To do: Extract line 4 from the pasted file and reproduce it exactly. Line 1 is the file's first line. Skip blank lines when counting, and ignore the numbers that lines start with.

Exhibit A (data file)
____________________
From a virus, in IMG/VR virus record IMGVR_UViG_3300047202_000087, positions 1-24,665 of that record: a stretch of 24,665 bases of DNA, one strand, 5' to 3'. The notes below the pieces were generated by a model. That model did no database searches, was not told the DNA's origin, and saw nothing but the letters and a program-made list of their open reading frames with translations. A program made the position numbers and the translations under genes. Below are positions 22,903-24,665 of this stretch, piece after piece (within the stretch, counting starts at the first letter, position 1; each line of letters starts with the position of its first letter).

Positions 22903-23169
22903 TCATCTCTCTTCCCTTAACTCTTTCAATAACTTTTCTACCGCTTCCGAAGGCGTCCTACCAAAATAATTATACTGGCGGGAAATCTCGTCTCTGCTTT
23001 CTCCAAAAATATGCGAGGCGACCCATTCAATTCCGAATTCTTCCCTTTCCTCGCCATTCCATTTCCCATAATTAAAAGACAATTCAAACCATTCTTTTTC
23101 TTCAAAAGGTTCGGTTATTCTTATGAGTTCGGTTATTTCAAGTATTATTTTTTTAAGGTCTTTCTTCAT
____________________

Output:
23001 CTCCAAAAATATGCGAGGCGACCCATTCAATTCCGAATTCTTCCCTTTCCTCGCCATTCCATTTCCCATAATTAAAAGACAATTCAAACCATTCTTTTTC